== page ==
s can be stopped by a mixture of wheat! fac
t flour and common salt, equal parts, bound 1
on with a cloth. ; jjr(
t Those who have hard calloused spots j
'e on the hand can rid themselves of them ,
. by holding the spot over the grindstone i 1
. a moment or two.
d A good wash for the teeth is made by j ba"
n putting equal parts of borax and camphor toc
j, gum into a bottle of water and letting it ; HU1
_ stand for a short time before using. jjj.
Refined chalk made into a thick plaster j coi
e with one-third as much glycerine sis i ?id
e water and spread on the parts will cool i th<
e inflammation and reduce redness of the coi
nose or face. th<
To soften the hair, beat the yolk of one j gh
egg into a pint ol warm rain water; rub 1
J1 the seal]) and hair well with this; then ;
r' rinse the hair thoroughly and dry with a
c towel. Use a very little oil if*he hair j
? becomes too dry.
Table for Apportioning Done*. *
p For a person of middle age....Fulldose.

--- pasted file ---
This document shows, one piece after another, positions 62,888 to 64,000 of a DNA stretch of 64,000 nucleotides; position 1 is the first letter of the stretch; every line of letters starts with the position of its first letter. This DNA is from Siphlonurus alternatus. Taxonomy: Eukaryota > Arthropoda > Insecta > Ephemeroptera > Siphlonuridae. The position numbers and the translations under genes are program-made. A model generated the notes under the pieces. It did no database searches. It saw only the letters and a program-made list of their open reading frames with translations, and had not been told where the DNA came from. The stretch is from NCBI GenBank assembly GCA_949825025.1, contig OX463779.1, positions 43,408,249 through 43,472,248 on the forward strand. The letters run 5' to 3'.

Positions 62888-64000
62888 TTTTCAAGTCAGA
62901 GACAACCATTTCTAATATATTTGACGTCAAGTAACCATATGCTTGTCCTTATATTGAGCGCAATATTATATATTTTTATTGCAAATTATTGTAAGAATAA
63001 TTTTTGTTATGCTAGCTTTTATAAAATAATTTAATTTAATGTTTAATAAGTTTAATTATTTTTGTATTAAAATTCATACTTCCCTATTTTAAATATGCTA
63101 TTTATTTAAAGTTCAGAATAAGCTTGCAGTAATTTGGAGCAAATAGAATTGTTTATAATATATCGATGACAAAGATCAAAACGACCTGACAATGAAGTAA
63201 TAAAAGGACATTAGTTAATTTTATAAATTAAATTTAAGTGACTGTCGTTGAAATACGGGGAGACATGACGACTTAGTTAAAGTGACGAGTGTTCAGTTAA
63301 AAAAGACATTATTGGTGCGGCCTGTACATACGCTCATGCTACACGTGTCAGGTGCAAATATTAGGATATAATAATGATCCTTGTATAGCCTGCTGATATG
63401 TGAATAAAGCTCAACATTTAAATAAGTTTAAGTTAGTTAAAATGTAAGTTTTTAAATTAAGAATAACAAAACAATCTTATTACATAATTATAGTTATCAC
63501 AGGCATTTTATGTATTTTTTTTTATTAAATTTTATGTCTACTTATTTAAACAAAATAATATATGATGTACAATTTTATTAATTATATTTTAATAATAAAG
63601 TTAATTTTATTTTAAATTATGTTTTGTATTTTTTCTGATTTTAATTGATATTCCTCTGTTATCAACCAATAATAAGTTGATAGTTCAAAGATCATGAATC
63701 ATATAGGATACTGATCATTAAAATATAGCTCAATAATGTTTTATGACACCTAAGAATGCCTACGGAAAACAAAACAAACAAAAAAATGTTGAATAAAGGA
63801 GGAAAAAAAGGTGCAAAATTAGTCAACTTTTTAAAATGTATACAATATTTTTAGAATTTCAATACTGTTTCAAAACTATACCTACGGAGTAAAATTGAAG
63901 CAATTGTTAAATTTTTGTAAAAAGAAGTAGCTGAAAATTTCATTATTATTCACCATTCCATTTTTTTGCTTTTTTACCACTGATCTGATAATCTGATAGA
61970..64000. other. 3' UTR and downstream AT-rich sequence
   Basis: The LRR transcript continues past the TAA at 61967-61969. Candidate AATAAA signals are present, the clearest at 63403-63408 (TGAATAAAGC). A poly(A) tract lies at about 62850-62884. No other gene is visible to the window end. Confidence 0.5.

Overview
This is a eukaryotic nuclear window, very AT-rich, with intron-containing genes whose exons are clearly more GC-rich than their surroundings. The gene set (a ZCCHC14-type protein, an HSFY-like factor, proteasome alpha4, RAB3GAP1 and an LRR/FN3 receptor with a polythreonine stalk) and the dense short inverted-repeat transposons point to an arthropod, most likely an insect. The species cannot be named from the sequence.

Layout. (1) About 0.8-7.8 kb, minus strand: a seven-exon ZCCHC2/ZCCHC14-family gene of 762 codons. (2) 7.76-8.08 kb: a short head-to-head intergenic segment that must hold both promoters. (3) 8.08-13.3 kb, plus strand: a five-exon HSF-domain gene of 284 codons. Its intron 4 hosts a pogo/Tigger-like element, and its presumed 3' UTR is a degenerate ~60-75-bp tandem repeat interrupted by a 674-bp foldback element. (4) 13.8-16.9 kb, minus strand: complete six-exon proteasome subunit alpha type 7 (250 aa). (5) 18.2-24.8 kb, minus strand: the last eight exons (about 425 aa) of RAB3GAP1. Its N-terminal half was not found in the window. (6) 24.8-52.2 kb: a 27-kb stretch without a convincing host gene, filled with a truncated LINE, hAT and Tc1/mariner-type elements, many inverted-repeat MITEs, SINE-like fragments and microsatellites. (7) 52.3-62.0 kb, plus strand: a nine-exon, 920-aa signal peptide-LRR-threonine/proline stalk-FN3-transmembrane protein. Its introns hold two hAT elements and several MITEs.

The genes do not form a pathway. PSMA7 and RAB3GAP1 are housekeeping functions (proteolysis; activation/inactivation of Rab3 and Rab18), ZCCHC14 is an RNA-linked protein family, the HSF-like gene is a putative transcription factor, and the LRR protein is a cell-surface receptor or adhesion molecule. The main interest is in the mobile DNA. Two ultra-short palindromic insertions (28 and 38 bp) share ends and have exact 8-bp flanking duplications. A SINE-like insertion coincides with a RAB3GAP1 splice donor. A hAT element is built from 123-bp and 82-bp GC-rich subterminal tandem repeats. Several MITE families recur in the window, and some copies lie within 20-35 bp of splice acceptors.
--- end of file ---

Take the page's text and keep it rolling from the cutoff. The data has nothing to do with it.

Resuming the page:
From 14 to 21 years, it will be 2-3 "
j 7 to 14 " " l-Z "
" 4 to 7 44 1-3- 44 ! th(
4y'rsofage44 44 1-4 41 th(
3 44 44 44 1-6
2 44 44 44 1-8 44 ! ga
? 1 44 44 44 1-12 44 j an
r !ou
! wh
d 'gr(
v A Small Boy's Revenge.
it The small boy who steals rides on tho C01
>f street-cars swung himself upon the plat- t'1'
i- form of a Jefferson-avenuc car the other n.n
i- day to ceme down town. lie was men- in
3. tally calculating the *ost per rod of; C01
it street railways, when the driver looked ,
's back and caught sight of the top of his , wc
1- head and leaped oft to give him a cut. wc
i, If one of these small boys was ever hit wl
rs with a driver's whip before, the date has sel
ig been forgotten: but this iad caught a thi